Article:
I’ve said many times that it’s crucial to keep as many people employed as possible during this crisis through an income replacement plan — which this deal does for small businesses around the country. This approach allows workers to continue receiving a paycheck so they can provide for their families, while also preserving their employment so they can go back to work at the same company when the crisis ends.

At the same time, certain sectors have been hurt more than others, some of which have an outsized impact not only on current employment, but on our eventual recovery. The travel and entertainment industry, which was among the first and hardest hit, is a prime example. I could talk about any number of related businesses that should arguably be included in government support — airlines, hotels, restaurants, car services and many other travel-related services. I will focus on the airlines given their significance in how we operate in a modern business environment and the number of jobs they support directly and indirectly. For the industry, the government support is necessary — it will provide $25 billion in loans for passenger airlines, as well as $25 billion in grants specifically designed to pay airline employees through September 2020.

For decades, US aviation has been vital to our economy. Not only do the airlines employ 750,000 people directly, the industry also drives $1.7 trillion in US economic activity and supports more than 10 million jobs across the country — from gate agents and baggage handlers at our 5,000 public airports to manufacturers of airplanes and critical components; to government employees overseeing critical aviation infrastructure; to drivers transporting travelers to and from their flights every day.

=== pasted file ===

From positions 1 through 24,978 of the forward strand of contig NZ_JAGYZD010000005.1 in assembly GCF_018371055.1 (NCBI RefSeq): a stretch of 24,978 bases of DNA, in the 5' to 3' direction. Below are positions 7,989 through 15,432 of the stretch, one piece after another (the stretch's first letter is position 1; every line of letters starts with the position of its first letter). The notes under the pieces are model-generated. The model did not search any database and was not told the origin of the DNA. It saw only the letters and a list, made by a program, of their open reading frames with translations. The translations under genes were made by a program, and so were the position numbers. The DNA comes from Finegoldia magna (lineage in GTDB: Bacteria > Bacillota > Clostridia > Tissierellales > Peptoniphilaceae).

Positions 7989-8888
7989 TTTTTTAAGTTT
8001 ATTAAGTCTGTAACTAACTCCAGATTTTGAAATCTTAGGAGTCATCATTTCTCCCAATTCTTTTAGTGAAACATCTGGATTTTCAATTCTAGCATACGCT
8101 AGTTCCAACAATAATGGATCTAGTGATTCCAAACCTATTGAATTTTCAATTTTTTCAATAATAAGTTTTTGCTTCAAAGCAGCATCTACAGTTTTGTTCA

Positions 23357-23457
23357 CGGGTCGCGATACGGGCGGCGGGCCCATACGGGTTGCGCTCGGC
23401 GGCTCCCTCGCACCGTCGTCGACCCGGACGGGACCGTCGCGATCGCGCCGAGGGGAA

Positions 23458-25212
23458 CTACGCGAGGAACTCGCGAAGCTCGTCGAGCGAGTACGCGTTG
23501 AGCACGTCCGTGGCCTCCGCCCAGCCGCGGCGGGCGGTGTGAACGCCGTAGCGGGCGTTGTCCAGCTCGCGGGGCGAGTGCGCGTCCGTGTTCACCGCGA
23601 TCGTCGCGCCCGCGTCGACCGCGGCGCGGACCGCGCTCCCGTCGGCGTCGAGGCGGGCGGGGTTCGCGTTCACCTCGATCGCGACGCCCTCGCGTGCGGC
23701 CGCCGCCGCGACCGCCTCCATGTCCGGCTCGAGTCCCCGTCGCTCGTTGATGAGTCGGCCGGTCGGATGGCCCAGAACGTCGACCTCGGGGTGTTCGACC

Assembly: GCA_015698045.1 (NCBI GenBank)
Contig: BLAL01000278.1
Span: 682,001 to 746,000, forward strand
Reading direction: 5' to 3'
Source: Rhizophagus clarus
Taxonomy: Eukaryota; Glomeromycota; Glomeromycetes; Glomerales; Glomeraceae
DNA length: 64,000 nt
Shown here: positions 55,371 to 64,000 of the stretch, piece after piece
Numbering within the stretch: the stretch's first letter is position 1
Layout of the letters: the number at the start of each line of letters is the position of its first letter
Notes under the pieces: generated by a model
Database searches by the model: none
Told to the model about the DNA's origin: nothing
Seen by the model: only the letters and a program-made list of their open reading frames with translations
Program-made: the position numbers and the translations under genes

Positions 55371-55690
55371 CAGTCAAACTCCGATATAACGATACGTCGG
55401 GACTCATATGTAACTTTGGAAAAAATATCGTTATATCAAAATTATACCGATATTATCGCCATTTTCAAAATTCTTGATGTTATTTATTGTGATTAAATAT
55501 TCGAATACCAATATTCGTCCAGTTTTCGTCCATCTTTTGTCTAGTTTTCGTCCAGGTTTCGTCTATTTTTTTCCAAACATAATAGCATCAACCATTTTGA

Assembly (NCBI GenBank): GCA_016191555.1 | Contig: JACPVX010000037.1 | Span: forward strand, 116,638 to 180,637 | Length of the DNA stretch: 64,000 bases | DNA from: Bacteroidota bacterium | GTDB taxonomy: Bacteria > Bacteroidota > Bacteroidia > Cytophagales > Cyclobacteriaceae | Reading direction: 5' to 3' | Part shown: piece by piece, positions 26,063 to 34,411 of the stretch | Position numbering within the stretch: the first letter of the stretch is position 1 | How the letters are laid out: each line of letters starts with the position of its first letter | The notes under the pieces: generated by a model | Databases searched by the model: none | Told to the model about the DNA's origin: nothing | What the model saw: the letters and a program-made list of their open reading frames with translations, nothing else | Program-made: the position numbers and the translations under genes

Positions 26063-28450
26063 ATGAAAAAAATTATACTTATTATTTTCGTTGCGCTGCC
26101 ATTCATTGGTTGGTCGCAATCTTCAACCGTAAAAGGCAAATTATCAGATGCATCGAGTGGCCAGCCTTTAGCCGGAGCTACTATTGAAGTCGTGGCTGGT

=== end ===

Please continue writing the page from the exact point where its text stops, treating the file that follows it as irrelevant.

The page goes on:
Prior to COVID-19, America’s airlines flew 2.4 million passengers every single day. In a country as vast as ours, air travel is essential for our way of life. And more broadly, it has supported many millions of Americans working in other industries and small businesses, such as hotels, restaurants, taxis and rideshares.
US aviation and related businesses are now facing challenges the likes of which have never been seen. To give a sense of how dire the situation is, the Transportation Security Administration has reported that fewer than 180,002 people passed through TSA checkpoints on March 29th, a 2.3 million passenger drop — or 93% decrease — compared to the same day one year ago.

Airlines have grounded the majority of their aircraft, deferred nearly all capital spending (including new aircraft deliveries, which has serious knock-on effects for American manufacturing), suspended capital return to shareholders, tapped into existing debt facilities, established new lines of credit whenever possible and reduced executive pay.

Even with such significant self-help actions, companies just aren’t able to sustain operations with little to no consumer demand. This robust stimulus package will not only ensure that millions of jobs are maintained by providing immediate necessary funding to keep workers employed, but will also ensure that the services we need now and in the future are readily available.

To be sure, the politics of government relief to private companies are very complicated, and reasonable people can hold very different opinions on the topic. More support across more industries may in fact be needed. But the bottom line here is that we, as a country, want industries like the airlines to survive, and we need there to be competition to protect the best interests of the consumer. The same holds true for all other businesses in the travel-related industry.

Immediate government support is not meant to subsidize operations. It is not meant to be a free handout. Rather, it serves as a temporary bridge in response to a public health crisis so that these companies can continue to operate, support their people, protect employment and be ready to serve as the catalyst that our economy will need to lead the recovery. Through this intervention, our government has saved millions of jobs.

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